Team Experience is at the Tribeca Film Festival. Here's Jason on "Hunt For the Wilderpeople".
About a year ago director Taika Waititi showed us the homier side of Nosferatu & Co with the vampire comedy What We Do in the Shadows... and the very next thing I knew he was being hired to direct the third Thor movie for Marvel. I always felt like a step was missing in there, and sure enough here's Hunt for the Wilderpeople, the adorable little rainbow bridge he took on over to the big leagues.
An adaptation of the well-loved 1986 novel Wild Pork and Watercress by New Zealand's favorite author slash adventurer Barry Crump, Wilderpeople feels more like a proper Movie than Shadows did - whereas that was a collection of funny bits hung together by silly string, this time out there's a more novelistic approach, with explicit chapter titles and also things like a beginning, a middle, and an end. An emotional journey, if you will! One that doesn't skimp on the giant pig monsters (which okay let's be honest, those are probably what got him Thor 3).
City slicker, street urchin, and roundly rejected foster kid Ricky (Julian Dennison) shows up to his latest familial assignment with a boar-sized chip on his shoulder, which Aunt Bella (a sweetly no-nonsense Rima Te Wiata) immediately sets about slaughtering. Uncle Hec (don't call him Uncle), played by Sam Neill with a beard it takes you a few minutes to find a face under, doesn't want any part of Ricky's rigamarole, but cue the heart strings as they're eventually forced to work together against the odds and find common ground, the music swells, a hug in front of a sunset in slow-motion.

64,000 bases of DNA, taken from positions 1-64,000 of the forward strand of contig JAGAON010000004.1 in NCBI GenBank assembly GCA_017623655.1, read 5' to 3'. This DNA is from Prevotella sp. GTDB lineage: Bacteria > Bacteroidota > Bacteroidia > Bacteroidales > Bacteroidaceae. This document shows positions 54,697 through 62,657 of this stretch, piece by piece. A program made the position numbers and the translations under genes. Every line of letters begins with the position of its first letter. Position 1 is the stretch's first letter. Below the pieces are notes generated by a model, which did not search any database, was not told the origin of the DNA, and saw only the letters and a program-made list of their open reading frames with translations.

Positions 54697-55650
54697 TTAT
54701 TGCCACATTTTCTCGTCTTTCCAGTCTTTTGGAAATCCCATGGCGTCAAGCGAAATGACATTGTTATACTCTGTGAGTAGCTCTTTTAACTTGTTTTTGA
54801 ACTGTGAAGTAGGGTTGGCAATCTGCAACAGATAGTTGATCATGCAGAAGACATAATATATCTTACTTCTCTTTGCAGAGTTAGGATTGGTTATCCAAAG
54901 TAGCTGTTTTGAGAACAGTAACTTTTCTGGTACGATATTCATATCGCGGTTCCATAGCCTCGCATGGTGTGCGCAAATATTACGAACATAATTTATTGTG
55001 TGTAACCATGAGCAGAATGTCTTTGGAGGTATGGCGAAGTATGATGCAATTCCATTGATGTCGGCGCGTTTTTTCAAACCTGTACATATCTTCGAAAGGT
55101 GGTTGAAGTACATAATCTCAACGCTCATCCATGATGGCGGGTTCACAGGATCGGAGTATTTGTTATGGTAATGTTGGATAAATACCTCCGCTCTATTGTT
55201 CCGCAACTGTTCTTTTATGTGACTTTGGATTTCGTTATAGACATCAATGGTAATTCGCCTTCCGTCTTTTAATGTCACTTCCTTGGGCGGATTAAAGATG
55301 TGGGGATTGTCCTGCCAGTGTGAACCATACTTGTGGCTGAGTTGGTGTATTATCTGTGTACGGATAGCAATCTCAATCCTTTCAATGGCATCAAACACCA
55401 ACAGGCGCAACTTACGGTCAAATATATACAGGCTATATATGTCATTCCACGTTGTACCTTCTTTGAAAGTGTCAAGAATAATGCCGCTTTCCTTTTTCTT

Hold up though - thankfully the film is aware of those smarmy cinematic precedents (smarmy classics like the Stallone arm-wrestling epic Over the Top come to mind) and without being cutesy about it demolishes the cliches through good old fashioned hard-fought and battle-fatigued excellence. It's funny and true and a fine wilderness adventure to boot, snuffling out all emotional beats at its own pace, when it damn well feels like it, to the tune of its own drummer and the toot of its own horn section. It's like Rushmore in the bush - yes, it's Bushmore. Straight up magestical, people. Grade: B+